Many applications are misconfigured and most mobile apps don't use encryption properly, according to Hewlett-Packard's 2013 Cyber Risk report released Feb. 3.
HP's research shows that 46 percent of mobile apps don't use encryption properly, Jacob West, CTO of Enterprise Security Products at HP, said. "That's a really shocking number because there is such attention being paid today on keeping mobile data safe," West told eWEEK.
Digging deeper into the problem makes the issue even more concerning. Mobile developers now have the benefit of being able to learn from the security experience that the Internet industry has gained over the last decade in terms of best practices. Going a step further, many of the toolsets and frameworks that mobile developers use today typically have encryption capabilities built-in.
"We don't see mobile developers having to roll their own encryption in an ad hoc way," West said. "That's an area where developers in the past always made mistakes."
There are still problems with encryption because, typically, developers aren't also security experts, West said. Developers face constant pressure to rapidly develop and deploy apps that also might be having an impact on security, he added.
Looking beyond just mobile apps, HP found that 80 percent of applications, in general, are misconfigured, which leads to insecure deployments.
"Even if developers build their code perfectly, and even if the initial configuration that comes out of development is secure, then there is still the opportunity for an operations person to alter the configuration and introduce insecurity that wasn't present during the development and testing period," West said.
West sees the application misconfiguration issue as a significant concern. More communication between developers and operations people is needed to mitigate the risk, he said. The operations people need to be more aware of the way applications are built and need to be properly configured, and developers need to make sure that operations people don't get the opportunity to introduce risks that aren't necessary, he advised.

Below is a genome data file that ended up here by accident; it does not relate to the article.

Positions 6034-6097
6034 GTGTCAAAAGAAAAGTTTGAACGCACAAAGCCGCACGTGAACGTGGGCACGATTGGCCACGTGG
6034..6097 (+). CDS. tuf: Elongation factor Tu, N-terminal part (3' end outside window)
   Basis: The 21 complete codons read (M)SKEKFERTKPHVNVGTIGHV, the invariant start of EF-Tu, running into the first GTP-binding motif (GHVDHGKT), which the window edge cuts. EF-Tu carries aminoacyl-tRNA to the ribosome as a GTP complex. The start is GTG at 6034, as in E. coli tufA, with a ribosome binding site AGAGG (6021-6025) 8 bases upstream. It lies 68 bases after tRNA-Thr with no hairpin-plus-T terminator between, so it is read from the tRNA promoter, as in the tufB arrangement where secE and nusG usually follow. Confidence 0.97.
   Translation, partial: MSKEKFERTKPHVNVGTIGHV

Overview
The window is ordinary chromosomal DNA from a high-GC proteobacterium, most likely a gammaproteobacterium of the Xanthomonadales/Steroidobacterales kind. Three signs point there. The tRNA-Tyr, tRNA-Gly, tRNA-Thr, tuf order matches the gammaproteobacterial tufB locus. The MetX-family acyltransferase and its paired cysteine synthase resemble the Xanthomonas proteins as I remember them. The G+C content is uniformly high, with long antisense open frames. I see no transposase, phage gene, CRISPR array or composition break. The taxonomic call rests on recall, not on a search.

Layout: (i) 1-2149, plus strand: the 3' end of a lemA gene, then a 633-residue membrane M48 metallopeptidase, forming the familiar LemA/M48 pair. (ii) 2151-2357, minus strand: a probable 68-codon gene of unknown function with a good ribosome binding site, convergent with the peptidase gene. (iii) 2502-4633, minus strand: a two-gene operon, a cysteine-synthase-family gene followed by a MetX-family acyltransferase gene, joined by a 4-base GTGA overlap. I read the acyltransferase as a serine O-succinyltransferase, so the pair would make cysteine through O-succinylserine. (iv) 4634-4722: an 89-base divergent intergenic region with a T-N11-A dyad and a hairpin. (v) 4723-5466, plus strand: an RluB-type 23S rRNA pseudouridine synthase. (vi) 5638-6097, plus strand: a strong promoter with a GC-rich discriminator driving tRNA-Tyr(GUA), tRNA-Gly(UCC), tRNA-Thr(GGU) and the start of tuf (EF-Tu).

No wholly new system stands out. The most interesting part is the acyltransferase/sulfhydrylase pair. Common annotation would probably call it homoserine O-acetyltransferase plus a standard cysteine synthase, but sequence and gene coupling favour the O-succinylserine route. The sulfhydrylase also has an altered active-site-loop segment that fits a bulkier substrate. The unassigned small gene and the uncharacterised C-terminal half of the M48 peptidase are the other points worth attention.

Microsoft IE Is the Top Target
One of the many activities undertaken by HP's security division is the Zero Day Initiative (ZDI), which buys vulnerabilities from researchers. ZDI then uses the information to build protection and also responsibly discloses the information to the affected vendors.
In 2013, ZDI had more vulnerabilities submitted against Microsoft's Internet Explorer Web browser than any other single product, including Oracle's Java. In January, Cisco's 2013 security report pointed the finger at Java as being the culprit for more than 90 percent of compromises in 2013.
Internet Explorer's dominance—as the technology with the most submissions to ZDI—is curious, West said, particularly since IE's share of the browser marketplace has eroded in recent years as Google's Chrome, Mozilla Firefox and mobile browsers have increasingly become popular.
So why is IE such a popular target? The profile of IE users could be a factor in its vulnerability, West said. "These are the users that adversaries are going after; they tend to more likely be in business environments," West said. "IE is the most prevalent browser on the systems that attackers want to compromise."
Sean Michael Kerner is a senior editor at eWEEK and InternetNews.com. Follow him on Twitter @TechJournalist.